# Problem to give solutions of the weekly challenged problems.

When I post a solution of a weekly challenged problem, I can not see my solution in the proper view. I post the solutions after writing them in 'LATEX'. But they come to me in plane text. How can I clarify my fault? Does anybody else also face such a problem or this problem is happening just with me? How should I write the solutions? Can the other users see my solutions in proper view?............. Please help me.....a link of my solution is....https://brilliant.org/assessment/s/algebra-and-number-theory/2937020/ ......you can check one of my written solution in 'LATEX' through this link.

Calvin: Type it as such $$\frac{a}{b}$$.

Note by Debjit Mandal
5 years, 8 months ago

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Remember to wrap math in $$...$$ or $...$ to ensure proper formatting.
2 \times 3 $$2 \times 3$$
2^{34} $$2^{34}$$
a_{i-1} $$a_{i-1}$$
\frac{2}{3} $$\frac{2}{3}$$
\sqrt{2} $$\sqrt{2}$$
\sum_{i=1}^3 $$\sum_{i=1}^3$$
\sin \theta $$\sin \theta$$
\boxed{123} $$\boxed{123}$$

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$$2+3$$

- 4 years, 11 months ago

How can I write a fraction in latex? Is it \frac {a}{b} ? But, this format does not show the fraction a/b. I got this text from the Formatting guide! What is the right format?......please help me.

Calvin: Type it as such $$\frac{a}{b}$$.

- 5 years, 8 months ago

As several others have mentioned, you need to place your Latex code within \ ( \ ) (with the spaces removed. So, instead of \frac{a}{b}, it will appear as $$\frac{ a} {b}$$.

I'd add a line to your comment and your post, so that you can view how to write it properly, by choosing the edit option to see what I typed.

Staff - 5 years, 8 months ago

Thank you very much. I used \ ( \ ) (with the spaces removed) like ''$$frac{a}{b}$$'' but not like $$\frac{a}{b}$$. I shall try this in the solutions. THANKS.

- 5 years, 8 months ago

oh! Very very thanks. I got it. That helped me so much, Mursalin.

- 5 years, 8 months ago

You're welcome!

- 5 years, 8 months ago

Yeah, I submit solutions through that 'Formatting guide'. That 'Formatting guide' is just a guide to write in 'LATEX'. I always follow that. Can you please go through the above link of my solution, to check if there is any problem of my solution writing? I am not understanding why this thing is happening!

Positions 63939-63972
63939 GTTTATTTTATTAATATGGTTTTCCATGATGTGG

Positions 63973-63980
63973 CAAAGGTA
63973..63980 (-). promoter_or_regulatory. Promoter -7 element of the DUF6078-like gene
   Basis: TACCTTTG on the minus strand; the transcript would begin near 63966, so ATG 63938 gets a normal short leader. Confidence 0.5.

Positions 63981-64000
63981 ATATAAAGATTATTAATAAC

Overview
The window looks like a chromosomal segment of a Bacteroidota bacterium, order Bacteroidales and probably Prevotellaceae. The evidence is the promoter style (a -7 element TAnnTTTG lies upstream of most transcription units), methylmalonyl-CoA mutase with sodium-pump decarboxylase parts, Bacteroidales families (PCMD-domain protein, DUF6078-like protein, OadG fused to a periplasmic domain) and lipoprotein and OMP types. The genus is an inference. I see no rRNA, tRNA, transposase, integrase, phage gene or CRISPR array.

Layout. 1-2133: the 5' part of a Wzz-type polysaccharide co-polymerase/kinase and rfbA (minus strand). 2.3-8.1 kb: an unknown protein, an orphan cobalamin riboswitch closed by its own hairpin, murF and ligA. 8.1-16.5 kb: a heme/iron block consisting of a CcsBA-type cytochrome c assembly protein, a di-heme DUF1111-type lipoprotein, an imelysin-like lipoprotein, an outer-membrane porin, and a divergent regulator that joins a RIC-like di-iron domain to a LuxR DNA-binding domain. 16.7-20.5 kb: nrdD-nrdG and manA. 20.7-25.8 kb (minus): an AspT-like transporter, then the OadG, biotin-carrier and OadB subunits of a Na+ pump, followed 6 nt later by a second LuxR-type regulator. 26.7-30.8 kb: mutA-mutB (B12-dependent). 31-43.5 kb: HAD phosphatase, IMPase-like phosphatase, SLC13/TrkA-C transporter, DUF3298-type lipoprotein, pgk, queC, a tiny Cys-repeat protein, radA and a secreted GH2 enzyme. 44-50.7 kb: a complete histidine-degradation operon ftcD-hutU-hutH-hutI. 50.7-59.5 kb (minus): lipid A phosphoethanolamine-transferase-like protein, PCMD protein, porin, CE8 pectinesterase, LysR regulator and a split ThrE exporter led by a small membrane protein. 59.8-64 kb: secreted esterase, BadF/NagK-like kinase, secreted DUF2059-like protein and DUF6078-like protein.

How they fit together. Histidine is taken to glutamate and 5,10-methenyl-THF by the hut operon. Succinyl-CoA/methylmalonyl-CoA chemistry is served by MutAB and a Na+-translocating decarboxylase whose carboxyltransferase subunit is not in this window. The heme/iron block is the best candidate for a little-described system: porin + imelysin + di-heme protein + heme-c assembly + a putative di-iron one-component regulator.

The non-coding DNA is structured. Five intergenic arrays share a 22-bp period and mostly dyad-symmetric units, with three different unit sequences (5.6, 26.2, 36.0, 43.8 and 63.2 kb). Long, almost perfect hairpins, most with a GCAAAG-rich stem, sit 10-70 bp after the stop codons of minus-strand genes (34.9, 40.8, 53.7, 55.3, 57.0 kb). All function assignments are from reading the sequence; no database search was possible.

- 5 years, 8 months ago

That link's not going to work for everyone (for instance: me). Try copying your solution and paste it as a comment on this thread.

- 5 years, 8 months ago

Recurrence Relation a{n} - a{n-1}=n(a{n-1} - a{n-2}), a{n-1} - a{n-2}=(n-1)(a{n-2} - a{n-3}), a{n-2} - a{n-3}=(n-2)(a{n-3} - a{n-4}), . . a{3} - a{2}=3(a{2} - a{1})=3(3-1)=3*2, a{2} - a{1}=3-1=2; So, we can easily find that, a{n} - a{n-1} = n!, a{n-1} - a{n-2}=(n-1)!, a{n-2} - a{n-3}=(n-2)!, . . a{3} - a{2}=3!, a{2} - a{1}=2!; By adding these (n-1) equations, all the a{i} 's will be canceled out, where i is a positive integer and 2 \leq i \leq (n-1). So, we shall get, a{n} - a{1} = \displaystyle \sum{j=2}^n j! \Rightarrow a{n}= \displaystyle \sum{j=1}^n j! [where a{1}=1, given]. Note that, 11 divides \displaystyle \sum{j=1}^10 j! and for all positive integer k \geq 11; 11 also divides k!. So, when n \geq 10, a{n} is divisible 11. So, for 10 \leq n \leq 1000, there are 991 such a{n}'s. Now we just need to find, how many a{n}'s are divisible by 11, for 1 \leq n \leq 9. It is very easy to calculate a{n}, where 1 \leq n \leq 9. Then, we shall find that only a{4} and a{8} are divisible by 11. So, the total number of such a_{n} is (991+2) = 993 [answer]

- 5 years, 8 months ago

Oh! You forgot to wrap your solution inside the "slash brackets". Try typing \ (2+3\ ) without the white-spaces in between the \ & the brackets. Then click on preview. You should see something like this:

$$2+3$$.

Hope this helps!

- 5 years, 8 months ago

It's a very simple problem. You have just forgotten to put  around your latex.

- 5 years, 8 months ago

Did you check out the Formatting guide, which is to the left of the Preview and Post buttons?

- 5 years, 8 months ago